Sunday, June 18, 2006

The Bukharan Beshir Turkmen

When one goes looking for carpets in Bukhara, one runs into endless numbers of Beshir carpets. Many of these carpets are of huge sizes, and they likely at one time laid on the floor of large rooms in the homes of wealthy merchants. Most of these larger rugs, which are also mostly in poor condition, have the five medallion design (large medallion in the center, and two smaller ones on each end). This one (which I just picked up), however, is quite a bit different. It is filled with what are usually the secondary guls in the five medallion design, but these guls are almost seamlessly attached to each other to make a crowded field:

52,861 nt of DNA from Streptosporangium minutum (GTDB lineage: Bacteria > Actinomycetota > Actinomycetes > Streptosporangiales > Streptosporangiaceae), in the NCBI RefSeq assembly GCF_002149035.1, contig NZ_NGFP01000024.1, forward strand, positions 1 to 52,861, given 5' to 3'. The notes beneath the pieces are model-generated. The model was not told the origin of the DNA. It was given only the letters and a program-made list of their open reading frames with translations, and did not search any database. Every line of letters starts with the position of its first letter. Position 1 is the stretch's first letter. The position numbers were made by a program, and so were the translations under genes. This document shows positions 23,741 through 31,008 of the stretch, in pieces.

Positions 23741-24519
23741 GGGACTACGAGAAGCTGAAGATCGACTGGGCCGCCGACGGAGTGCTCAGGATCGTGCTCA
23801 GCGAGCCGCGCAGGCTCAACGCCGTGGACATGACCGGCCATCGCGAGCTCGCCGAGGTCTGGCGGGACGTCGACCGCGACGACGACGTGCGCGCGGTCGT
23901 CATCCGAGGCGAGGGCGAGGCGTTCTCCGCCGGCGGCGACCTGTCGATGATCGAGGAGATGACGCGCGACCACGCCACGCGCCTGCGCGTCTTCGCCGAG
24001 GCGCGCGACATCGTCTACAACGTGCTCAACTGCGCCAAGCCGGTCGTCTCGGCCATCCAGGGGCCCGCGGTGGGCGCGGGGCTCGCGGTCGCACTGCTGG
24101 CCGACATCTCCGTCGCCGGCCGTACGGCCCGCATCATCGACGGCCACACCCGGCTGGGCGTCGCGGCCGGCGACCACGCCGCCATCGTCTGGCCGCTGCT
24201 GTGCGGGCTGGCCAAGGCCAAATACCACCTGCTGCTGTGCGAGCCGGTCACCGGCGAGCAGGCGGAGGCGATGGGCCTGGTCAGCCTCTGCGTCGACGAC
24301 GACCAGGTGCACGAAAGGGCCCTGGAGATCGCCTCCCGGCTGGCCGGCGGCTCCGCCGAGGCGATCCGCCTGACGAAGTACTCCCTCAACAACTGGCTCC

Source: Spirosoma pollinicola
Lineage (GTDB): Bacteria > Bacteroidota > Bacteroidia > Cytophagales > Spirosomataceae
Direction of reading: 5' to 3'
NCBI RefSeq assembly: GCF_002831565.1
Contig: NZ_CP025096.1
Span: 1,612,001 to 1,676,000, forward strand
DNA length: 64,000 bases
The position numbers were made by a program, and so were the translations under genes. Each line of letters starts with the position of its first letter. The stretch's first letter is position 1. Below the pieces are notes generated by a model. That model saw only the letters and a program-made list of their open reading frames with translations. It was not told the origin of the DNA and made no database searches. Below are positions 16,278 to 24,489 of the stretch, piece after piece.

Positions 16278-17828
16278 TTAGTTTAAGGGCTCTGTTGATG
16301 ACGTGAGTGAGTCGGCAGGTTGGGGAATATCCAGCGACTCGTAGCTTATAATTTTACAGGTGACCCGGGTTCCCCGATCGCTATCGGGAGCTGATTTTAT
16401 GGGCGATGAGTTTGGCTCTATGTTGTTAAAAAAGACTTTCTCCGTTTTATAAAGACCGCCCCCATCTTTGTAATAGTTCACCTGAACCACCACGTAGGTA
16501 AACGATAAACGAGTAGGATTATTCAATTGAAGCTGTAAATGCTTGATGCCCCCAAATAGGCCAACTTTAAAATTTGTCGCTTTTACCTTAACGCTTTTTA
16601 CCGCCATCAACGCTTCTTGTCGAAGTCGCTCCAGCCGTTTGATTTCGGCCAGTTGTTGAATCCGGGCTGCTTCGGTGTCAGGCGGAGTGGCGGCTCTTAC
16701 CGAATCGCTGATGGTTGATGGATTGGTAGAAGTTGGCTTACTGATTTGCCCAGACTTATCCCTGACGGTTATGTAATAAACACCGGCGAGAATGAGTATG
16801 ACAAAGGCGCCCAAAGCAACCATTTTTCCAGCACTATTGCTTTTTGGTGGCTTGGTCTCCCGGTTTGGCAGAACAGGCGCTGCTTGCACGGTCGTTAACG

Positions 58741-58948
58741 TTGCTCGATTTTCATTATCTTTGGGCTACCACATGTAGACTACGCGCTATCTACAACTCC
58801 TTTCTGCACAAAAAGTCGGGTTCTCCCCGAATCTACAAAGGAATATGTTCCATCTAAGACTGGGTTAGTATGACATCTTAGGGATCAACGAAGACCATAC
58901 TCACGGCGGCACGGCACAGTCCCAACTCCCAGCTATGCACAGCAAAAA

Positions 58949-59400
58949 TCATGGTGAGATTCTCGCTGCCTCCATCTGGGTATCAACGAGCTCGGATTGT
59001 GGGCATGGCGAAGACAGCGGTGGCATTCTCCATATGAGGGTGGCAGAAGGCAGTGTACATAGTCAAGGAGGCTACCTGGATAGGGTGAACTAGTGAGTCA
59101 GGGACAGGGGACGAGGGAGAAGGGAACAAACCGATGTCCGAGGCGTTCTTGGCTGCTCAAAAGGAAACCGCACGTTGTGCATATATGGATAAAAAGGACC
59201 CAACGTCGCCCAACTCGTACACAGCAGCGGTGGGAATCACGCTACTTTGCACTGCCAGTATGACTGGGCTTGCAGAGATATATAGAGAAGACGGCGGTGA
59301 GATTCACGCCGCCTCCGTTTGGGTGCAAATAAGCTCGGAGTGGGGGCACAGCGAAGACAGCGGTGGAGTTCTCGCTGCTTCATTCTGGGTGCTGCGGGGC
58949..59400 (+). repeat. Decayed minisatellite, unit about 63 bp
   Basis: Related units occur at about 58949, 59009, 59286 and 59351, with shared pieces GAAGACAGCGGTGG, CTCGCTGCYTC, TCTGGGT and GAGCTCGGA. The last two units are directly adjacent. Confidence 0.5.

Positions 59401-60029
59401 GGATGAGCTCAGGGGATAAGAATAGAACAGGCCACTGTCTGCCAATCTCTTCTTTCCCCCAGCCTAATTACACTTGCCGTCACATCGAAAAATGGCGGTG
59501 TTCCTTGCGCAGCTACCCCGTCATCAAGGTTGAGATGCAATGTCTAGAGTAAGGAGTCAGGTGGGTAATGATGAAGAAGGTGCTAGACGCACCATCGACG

My question is who are these "Beshir" Turkmen who seemed to make so many rugs for the inhabitants of Bukhara, and when was this done? My guess is that they must have lived nearby, perhaps in the Turkmenistan oasis of Mary (otherwise known as Merv). I also assume that most of these carpets were made at the turn of the century, anytime from the late 19th century into the 1920s. By the 1930s, however, one would assume that such displays of wealth as large Beshir carpets would have been greatly discouraged in Bukhara. Does anybody want to shed more light on who made these Beshir carpets? Were they in fact members of the Beshir Tribe among the Turkmen?


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Central Asian Textiles


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